Still moving images
Dec 8, 1997
Blurry reconnaissance camera movements may be a thing of the past. A patent describes a method of keeping objects in focus, without moving parts.
When we walk across a room, our eyes automatically adjust to keep objects in focus. The eyeballs swivel in their sockets to compensate for the movement. Professional camera operators use a harness containing a bulky set of counter-weights to achieve the same effect. In aircraft, a series of spinning mirrors or mechanical scanning devices are used.
Andre Lareau, Brian James and Russell Bennett from Recon/Optical, Inc have developed a new electro-optical imaging array which can compensate for this forward motion. In Patent 5692062 they describe how processing the pixel information can compensate without requiring any moving parts.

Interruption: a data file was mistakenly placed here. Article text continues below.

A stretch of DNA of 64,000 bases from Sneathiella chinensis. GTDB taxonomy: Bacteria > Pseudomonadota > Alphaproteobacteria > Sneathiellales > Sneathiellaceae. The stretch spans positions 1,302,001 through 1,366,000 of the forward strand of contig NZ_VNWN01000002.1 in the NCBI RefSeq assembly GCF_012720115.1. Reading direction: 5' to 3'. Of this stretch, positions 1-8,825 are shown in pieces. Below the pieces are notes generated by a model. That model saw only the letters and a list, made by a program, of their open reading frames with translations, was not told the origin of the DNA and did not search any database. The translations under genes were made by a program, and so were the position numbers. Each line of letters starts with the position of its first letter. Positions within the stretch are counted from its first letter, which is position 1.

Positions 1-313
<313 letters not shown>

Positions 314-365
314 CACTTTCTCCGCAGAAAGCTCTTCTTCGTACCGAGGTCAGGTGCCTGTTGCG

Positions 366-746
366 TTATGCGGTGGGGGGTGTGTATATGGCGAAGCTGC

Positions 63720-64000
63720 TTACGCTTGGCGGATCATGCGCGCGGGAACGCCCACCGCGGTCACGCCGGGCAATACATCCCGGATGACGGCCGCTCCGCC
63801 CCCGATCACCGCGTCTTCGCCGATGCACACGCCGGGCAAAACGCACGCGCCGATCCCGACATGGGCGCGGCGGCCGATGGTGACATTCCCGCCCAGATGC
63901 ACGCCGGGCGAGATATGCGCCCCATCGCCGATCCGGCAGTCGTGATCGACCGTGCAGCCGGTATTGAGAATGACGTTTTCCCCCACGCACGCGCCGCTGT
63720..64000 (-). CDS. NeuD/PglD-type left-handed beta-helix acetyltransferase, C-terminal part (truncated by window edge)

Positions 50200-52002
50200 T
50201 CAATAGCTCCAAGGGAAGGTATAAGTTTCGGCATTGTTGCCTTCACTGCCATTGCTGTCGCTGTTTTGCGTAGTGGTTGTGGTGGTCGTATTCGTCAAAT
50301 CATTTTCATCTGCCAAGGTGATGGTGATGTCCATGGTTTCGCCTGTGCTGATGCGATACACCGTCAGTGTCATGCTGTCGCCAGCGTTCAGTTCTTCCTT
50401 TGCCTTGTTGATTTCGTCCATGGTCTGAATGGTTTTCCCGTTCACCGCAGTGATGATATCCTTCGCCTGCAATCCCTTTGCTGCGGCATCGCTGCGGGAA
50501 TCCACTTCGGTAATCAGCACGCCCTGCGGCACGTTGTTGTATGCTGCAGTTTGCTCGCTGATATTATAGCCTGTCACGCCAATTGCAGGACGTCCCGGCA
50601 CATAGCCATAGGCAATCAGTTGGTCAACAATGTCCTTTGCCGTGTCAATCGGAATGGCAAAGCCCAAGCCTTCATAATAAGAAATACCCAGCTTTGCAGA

They use a CCD (Charge Couple Device) camera which consists of a two dimensional grid of pixels, rows and columns. Usually pixels are read individually but in this case the pixels are read at a column group at a time.
The camera records a series of images into a storage area. Processing circuitry then specifies a fixed point in the images, and extrapolates the forward motion velocity of the vehicle by tracking the movement of the point across the pixels. The camera's circuitry then compensates for the motion in images producing crisp clear pictures.
The inventors hope to try out their invention in robotic reconnaissance planes for the US Army.